In Episode 7, Katie Dobbins talks with singer-songwriter, Trailblazer Coach, and entrepreneur Hailey Magee about setting yourself free from expectations.

Credits:
Spoken by Katie Dobbins & Hailey Magee
Jeep Song by Katie Dobbins
This Beautiful Machine by Hailey Magee

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A Simple Trick To Declutter Your Life and Prioritize Your Soulfood

A Simple Trick To Declutter Your Life and Prioritize Your Soulfood

As I’ve gotten older, I’ve become more picky about how I spend my time. I spent my first 22 years doing things I thought I wanted: taking dense course-loads, working mind-numbing internships, and spending time with halfway friends. Of all my commitments, few genuinely lit me up inside. Most were voluntary “responsibilities” - Clutter - that I thought would advance my career or get me one step ahead in the world. (What I was racing towards, I’m not sure. I hadn’t yet realized that life was not a race.)

After a while, I burned out. I was sick of working toward goals that morphed into something grander the moment they came within my reach. I realized that I had a choice: I could spend my life robotically trying to achieve a nameless “something greater,” or I could intentionally design my life for present-moment happiness. (You can imagine which one I picked!)

I felt like I was waking up from a trance. For the first time, I was giving myself permission to declutter my schedule and design my life on my own terms (which now directly informs my women’s transformation coaching work.) Since then, I left my work in politics to become self-employed; bucked social norms and quit drinking; and left a permanent address behind to become a digital nomad. 

Decluttering my life has been a constant learning process. In a culture that rewards non-stop motion and falling in line, sometimes we forget that we have deciding power over how we spend our time. It's as important for us to declutter our mental space as it is to declutter our physical space - our closets, our bedrooms, our backpacks, and beyond - so every six months, to keep my priorities aligned with my values, I like to take a step back and declutter my life with my Life Jar. Here's how:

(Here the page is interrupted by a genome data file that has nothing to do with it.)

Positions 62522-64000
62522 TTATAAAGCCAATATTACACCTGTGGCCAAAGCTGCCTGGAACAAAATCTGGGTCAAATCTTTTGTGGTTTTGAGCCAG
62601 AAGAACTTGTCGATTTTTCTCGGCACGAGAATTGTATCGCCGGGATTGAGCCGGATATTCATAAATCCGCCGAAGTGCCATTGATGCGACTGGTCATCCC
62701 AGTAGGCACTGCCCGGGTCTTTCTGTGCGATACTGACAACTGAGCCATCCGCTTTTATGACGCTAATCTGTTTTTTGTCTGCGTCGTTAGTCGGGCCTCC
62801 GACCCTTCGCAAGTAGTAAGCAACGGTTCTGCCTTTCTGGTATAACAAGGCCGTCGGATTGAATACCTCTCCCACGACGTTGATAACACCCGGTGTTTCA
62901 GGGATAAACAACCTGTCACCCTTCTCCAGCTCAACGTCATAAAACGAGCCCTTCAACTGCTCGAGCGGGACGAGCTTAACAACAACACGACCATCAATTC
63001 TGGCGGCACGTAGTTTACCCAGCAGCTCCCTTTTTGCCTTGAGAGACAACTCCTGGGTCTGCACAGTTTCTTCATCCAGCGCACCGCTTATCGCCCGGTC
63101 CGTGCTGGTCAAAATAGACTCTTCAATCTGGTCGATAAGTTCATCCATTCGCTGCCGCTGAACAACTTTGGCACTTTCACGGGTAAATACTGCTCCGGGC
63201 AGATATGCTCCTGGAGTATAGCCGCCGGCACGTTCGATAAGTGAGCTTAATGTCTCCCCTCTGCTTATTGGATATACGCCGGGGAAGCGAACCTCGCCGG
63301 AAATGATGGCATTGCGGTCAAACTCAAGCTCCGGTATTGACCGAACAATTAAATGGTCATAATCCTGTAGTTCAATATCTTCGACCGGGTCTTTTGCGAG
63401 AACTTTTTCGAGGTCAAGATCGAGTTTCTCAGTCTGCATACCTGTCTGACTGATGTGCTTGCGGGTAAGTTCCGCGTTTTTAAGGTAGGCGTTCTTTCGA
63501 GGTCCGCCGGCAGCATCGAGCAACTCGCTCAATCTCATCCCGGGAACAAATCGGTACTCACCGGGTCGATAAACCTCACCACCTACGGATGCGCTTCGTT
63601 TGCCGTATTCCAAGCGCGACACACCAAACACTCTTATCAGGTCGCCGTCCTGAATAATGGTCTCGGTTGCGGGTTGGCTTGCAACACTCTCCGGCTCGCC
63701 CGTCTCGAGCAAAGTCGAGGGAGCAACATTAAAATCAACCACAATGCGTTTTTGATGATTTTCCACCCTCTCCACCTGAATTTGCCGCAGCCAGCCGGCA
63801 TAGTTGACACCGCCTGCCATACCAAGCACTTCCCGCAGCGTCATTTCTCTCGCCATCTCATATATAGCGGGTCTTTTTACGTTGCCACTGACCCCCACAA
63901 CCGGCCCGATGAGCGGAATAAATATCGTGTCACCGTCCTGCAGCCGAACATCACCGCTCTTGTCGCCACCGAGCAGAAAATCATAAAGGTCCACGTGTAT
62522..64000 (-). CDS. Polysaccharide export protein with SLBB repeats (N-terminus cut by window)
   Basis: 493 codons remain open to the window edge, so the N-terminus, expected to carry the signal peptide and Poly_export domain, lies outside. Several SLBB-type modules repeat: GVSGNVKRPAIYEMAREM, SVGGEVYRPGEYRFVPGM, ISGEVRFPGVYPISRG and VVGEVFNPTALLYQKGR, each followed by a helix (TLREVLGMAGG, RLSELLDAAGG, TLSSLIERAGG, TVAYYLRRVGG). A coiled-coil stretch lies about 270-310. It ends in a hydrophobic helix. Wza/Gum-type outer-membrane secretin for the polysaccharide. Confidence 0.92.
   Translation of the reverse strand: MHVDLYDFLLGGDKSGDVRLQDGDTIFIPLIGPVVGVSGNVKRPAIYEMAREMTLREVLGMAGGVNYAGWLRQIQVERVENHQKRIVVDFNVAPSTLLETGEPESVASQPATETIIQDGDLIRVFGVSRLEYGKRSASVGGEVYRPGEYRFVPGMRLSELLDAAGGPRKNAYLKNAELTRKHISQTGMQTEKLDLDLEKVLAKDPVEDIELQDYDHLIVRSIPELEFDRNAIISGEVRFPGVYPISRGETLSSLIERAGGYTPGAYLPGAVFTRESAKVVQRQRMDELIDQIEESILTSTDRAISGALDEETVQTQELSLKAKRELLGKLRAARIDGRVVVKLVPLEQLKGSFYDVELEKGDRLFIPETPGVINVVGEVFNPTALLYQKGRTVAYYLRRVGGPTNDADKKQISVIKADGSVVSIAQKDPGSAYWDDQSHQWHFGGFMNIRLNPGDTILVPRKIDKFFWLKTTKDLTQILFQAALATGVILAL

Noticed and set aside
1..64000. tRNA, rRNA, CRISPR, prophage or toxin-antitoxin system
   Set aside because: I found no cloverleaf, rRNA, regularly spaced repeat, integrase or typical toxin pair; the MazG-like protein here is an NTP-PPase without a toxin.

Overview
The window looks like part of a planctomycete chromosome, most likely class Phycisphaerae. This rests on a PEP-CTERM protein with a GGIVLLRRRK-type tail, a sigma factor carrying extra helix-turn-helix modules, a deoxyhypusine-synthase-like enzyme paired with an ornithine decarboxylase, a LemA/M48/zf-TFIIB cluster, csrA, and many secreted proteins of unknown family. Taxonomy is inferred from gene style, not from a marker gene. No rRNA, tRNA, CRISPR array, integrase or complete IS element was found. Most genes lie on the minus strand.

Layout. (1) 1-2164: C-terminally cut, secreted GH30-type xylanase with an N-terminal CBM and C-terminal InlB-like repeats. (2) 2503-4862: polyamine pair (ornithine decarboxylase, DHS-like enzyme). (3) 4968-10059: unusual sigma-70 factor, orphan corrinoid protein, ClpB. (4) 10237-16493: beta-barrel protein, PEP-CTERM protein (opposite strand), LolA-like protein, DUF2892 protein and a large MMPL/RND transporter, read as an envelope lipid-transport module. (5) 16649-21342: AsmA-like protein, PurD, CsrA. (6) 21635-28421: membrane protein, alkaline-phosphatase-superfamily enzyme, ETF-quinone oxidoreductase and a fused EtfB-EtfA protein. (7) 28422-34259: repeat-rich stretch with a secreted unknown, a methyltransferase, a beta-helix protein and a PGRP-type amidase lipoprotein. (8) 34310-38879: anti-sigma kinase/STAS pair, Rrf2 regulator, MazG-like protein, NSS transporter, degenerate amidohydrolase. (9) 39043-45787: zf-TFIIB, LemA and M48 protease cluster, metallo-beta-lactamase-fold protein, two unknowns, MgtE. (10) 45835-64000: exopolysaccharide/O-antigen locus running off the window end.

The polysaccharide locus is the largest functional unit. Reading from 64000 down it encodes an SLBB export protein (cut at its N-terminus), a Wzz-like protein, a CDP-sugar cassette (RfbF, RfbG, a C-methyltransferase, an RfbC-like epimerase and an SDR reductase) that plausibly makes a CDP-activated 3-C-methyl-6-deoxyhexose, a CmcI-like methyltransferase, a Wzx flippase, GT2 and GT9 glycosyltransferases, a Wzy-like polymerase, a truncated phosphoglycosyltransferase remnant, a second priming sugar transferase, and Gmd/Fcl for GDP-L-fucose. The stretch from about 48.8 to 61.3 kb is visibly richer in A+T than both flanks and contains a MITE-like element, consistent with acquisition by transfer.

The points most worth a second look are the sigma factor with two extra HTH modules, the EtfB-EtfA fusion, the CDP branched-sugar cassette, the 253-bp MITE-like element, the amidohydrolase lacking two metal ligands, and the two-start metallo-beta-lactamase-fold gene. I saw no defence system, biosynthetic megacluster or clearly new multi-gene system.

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poem: touch(love)

poem: touch(love)

i. collarbone
if i starve, will you love me better?
i’m so hungry all of the time.
no peanut butter, no milk, no pasta
i tiptoe on the scale like a ballerina and trace my collarbone in the mirror
i’m an archaeologist digging for love, but
i only find bone.

ii. lips
i’m so lonely. i get tired of performing.
i just want to escape for a while.
alcohol loosens my limbs and limbers my lips
gives me permission to scavenge for scraps of touch(love) 
beneath the naked moon
to eat greedily from the hands that feed me.
i’m so hungry all of the time.

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Love As The Foundation Of Social Change

Love As The Foundation Of Social Change

I retaliate against these [modern political] crises with love and community. It’s the only path that aligns with my values. It’s how I feel I can be most impactful.

Hurt, fear, anger, blame, violence, and the reduction of other beings to less-than-human are the tendencies underlying modern public debate. We can’t make the paradigm shift we need - right at the very roots of our hearts and culture - without building a foundation of change upon something radically different.

Aggression and division have developed a stronghold on modern, mainstream social justice communities. Folks who are not angry, unwavering, “renouncing,” and “calling out” are told they are not doing their duty as activists. But what about our duty to build a better world - not by shouting over evils, but by loving, caring, and acting compassionately in our communities?